Meditation: What can satisfy the deepest hunger and longing of the human heart? Isaiah prophesied that God would provide a heavenly banquet for all peoples and would destroy death once and for all (Isaiah 25:6-8). Jesus came to fulfill that promise. Jesus' miracles are both a sign of Godís kingdom and a demonstration of God's power. They also show the magnitude of Godís mercy.

When the disciples were confronted by Jesus with the task of feeding four thousand people many miles away from any source of food, they exclaimed: Where in this remote place can anyone get enough bread to feed them? The Israelites were confronted with the same dilemma when they fled Egypt and found themselves in a barren wilderness. Like the miraculous provision of manna in the wilderness, Jesus, himself provides bread in abundance for the hungry crowd who came out into the desert to seek him. The gospel records that all were satisfied and they took up what was leftover.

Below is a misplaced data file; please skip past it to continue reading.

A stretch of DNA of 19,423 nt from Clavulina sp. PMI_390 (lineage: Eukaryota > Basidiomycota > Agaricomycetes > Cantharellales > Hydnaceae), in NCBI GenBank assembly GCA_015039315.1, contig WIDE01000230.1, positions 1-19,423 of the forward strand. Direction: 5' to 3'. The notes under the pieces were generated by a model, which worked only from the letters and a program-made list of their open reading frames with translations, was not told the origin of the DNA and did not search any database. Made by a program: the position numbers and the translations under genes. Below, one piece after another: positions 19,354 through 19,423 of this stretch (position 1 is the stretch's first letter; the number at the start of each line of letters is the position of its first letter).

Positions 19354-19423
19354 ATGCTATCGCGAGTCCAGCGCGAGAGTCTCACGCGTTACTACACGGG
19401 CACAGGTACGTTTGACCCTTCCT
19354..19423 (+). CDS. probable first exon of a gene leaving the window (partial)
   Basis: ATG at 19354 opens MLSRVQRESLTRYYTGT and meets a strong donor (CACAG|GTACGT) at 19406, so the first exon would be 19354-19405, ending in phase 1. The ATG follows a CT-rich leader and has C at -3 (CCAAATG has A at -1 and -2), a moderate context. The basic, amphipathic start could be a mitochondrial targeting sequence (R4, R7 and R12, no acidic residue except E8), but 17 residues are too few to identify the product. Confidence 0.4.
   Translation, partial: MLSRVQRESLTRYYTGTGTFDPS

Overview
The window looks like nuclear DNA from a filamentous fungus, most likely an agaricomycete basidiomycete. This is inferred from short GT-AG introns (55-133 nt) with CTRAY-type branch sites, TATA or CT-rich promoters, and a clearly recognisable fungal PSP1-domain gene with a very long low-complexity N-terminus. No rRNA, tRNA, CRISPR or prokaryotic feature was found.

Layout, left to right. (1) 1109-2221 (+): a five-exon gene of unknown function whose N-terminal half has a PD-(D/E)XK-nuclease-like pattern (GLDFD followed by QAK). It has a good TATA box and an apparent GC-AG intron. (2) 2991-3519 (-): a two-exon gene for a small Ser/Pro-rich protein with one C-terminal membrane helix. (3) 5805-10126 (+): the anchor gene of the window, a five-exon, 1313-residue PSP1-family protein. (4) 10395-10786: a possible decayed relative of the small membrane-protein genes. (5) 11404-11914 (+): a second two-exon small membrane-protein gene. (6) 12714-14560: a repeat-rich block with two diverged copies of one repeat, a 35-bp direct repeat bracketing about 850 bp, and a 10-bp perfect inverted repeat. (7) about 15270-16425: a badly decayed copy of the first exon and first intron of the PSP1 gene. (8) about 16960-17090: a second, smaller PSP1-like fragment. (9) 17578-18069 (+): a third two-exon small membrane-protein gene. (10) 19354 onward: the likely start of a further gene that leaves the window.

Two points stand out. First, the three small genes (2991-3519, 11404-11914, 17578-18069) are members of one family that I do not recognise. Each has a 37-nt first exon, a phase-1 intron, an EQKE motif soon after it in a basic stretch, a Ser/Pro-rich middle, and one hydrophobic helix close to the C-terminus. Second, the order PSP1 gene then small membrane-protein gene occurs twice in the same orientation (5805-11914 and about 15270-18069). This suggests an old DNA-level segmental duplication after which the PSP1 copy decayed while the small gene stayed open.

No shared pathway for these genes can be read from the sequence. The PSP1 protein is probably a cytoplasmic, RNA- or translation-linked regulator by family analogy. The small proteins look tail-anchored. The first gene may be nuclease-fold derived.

In the multiplication of the loaves and fishes we see a sign and a symbol of what God always does. God knows our needs and he cares. When God gives, he gives in abundance. The gospel account records that the leftovers from the miraculous meal was more than seven times the amount they began with. Seven is a symbol of completion and wholeness. When God gives, he gives until we are satisfied. When God works for his people he gives abundantly - more than we could deserve and more than we need. He nourishes us with his life-giving word and with the bread of heaven. In the kingdom of heaven God will feast us at his banquet table. Are you satisfied with God's provision for you? And do you long with expectant hope for the coming of his kingdom in all its fulness?

Lord Jesus, you alone can satisfy the longing and hunger in our hearts. May I thirst for your kingdom and find joy in your presence. Give me the true bread of heaven and nourish me with your life-giving word."

Psalms 23:1-6

1 The LORD is my shepherd, I shall not want;
2 he makes me lie down in green pastures. He leads me beside still waters;
3 he restores my soul. He leads me in paths of righteousness for his name's sake.
4 Even though I walk through the valley of the shadow of death, I fear no evil; for you are with me;  your rod and your staff, they comfort me.